Purpose: Preclinical data and subset analyses from immunotherapy clinical trials indicate that prior radiation therapy was associated with better progression-free survival and overall survival when combined with immune checkpoint inhibitors in patients with non-small cell lung cancer. We present a prospective study of hypofractionated image guided radiation therapy (HIGRT) to a single site of metastatic disease concurrently with atezolizumab in patients with metastatic non-small cell lung cancer.

Methods And Materials: Patients meeting eligibility criteria received 1200 mg of atezolizumab intravenously every 3 weeks with concurrent 3- or 5-fraction HIGRT starting no later than the second cycle. The 3-fraction regimen employed a minimum of 8 Gy per fraction compared with 6 Gy for the 5-fraction regimen. Imaging was obtained every 12 weeks to assess response.

Results: From October 2015 to February 2017, 12 patients were enrolled in the study (median age 64; range, 55-77 years). The best response by the Response Evaluation in Solid Tumors criteria was partial response in 3 and stable disease in 3, for a disease control rate of 50%. Five patients had a grade 3 immune-related adverse event, including choreoretinitis (n = 1), pneumonitis (n = 1), transaminitis (n = 1), fatigue (n = 1), and peripheral neuropathy (n = 1). The median progression-free survival was 2.3 months, and the median overall survival was 6.9 months (range, 0.4-not reached). There was no clear association between peripheral blood T cell repertoire characteristics at baseline, PD-L1, or tumor mutations and response or outcome. One long-term survivor exhibited oligoclonal T cell populations in a baseline tumor biopsy that were consistently detected in peripheral blood over the entire course of the study.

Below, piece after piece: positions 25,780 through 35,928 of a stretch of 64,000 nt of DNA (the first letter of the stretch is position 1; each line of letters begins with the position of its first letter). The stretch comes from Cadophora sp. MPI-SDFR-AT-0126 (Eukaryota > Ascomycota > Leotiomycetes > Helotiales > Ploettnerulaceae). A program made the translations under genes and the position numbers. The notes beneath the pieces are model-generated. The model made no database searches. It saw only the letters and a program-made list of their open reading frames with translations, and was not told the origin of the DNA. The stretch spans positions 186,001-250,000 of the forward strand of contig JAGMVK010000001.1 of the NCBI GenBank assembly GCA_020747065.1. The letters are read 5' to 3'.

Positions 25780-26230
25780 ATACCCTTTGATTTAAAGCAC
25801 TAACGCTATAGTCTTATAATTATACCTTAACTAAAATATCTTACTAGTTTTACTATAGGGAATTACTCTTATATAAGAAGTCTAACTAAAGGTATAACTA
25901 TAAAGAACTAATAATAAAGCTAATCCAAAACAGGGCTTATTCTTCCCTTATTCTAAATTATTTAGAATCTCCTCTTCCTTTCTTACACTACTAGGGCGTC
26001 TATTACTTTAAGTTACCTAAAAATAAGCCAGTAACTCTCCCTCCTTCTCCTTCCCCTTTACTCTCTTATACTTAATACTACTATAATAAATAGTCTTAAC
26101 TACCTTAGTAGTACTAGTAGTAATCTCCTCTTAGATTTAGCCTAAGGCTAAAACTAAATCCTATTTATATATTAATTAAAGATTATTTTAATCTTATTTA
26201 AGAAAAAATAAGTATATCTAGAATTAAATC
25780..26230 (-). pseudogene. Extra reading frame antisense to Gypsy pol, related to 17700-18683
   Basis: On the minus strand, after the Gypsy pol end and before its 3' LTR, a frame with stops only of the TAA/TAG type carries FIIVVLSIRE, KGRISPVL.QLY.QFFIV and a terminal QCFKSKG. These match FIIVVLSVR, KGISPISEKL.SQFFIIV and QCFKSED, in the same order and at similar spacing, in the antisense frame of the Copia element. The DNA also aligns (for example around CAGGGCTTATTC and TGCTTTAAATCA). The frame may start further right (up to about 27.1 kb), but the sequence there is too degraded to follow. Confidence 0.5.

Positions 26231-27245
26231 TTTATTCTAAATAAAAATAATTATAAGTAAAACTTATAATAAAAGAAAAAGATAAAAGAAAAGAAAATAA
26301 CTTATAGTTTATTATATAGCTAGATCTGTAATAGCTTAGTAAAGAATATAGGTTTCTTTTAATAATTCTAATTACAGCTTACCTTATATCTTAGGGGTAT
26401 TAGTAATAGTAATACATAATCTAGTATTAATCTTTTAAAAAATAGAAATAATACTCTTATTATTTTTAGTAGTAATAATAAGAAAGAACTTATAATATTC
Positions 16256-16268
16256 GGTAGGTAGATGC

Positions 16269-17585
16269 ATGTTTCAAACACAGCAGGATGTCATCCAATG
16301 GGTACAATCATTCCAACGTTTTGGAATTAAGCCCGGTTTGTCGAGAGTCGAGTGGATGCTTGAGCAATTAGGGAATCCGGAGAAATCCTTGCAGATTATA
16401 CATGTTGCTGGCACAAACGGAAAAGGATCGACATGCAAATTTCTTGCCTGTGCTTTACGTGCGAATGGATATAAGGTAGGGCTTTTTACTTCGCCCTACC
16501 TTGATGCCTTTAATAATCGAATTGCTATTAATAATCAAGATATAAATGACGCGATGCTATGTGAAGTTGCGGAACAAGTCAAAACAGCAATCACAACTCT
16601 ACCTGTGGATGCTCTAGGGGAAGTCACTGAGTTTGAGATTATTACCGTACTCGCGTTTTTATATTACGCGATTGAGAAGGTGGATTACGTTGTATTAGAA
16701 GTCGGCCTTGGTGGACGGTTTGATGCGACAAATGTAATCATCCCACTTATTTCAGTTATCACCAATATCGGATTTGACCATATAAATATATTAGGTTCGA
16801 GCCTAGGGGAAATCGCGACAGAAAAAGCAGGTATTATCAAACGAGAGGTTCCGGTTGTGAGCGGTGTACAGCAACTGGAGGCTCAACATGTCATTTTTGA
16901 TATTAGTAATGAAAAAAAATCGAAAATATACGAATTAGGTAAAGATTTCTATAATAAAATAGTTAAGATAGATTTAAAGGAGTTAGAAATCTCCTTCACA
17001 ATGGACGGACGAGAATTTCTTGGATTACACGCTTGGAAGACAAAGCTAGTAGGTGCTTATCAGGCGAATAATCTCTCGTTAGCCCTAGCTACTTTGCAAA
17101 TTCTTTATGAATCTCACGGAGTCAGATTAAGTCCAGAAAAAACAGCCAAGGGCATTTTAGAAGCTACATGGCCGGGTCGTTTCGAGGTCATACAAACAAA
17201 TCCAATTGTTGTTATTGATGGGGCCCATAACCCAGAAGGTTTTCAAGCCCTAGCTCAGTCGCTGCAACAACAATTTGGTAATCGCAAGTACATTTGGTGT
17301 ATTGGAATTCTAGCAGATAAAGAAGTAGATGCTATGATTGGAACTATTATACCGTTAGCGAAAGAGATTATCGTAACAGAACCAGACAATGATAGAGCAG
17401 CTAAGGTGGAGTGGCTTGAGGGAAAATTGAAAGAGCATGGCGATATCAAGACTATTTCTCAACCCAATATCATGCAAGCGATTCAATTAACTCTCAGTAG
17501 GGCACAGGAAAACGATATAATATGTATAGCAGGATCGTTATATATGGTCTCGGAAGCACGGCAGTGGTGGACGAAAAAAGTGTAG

Conclusions: HIGRT plus atezolizumab resulted in an overall response rate of 25% and disease control rate of 50% in this pilot study. The incidence of grade 3 adverse events was similar to that of atezolizumab alone. Alhough it was a pilot study with limited sample size, the results generated hypotheses worthy of further investigation.
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http://dx.doi.org/10.1016/j.ijrobp.2019.10.047DOI Listing
September 2020

Interstitial High-Dose-Rate Gynecologic Brachytherapy: Clinical Workflow Experience From Three Academic Institutions.

Semin Radiat Oncol 2020 01;30(1):29-38

Department of Radiation and Cellular Oncology, The University of Chicago, Chicago, IL.

An interstitial brachytherapy approach for gynecologic cancers is typically considered for patients with lesions exceeding 5 mm within tissue or that are not easily accessible for intracavitary applications. Recommendations for treating gynecologic malignancies with this approach are available through the American Brachytherapy Society, but vary based on available resources, staffing, and logistics. The intent of this manuscript is to share the collective experience of 3 academic centers that routinely perform interstitial gynecologic brachytherapy. Discussion points include indications for interstitial implants, procedural preparations, applicator selection, anesthetic options, imaging, treatment planning objectives, clinical workflows, timelines, safety, and potential challenges. Interstitial brachytherapy is a complex, high-skill procedure requiring routine practice to optimize patient safety and treatment efficacy. Clinics planning to implement this approach into their brachytherapy practice may benefit from considering the discussion points shared in this manuscript.
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http://dx.doi.org/10.1016/j.semradonc.2019.08.001DOI Listing
January 2020

A utility approach to individualized optimal dose selection using biomarkers.

Biom J 2020 03 6;62(2):386-397. Epub 2019 Nov 6.

Department of Biostatistics, University of Michigan, Ann Arbor, MI, USA.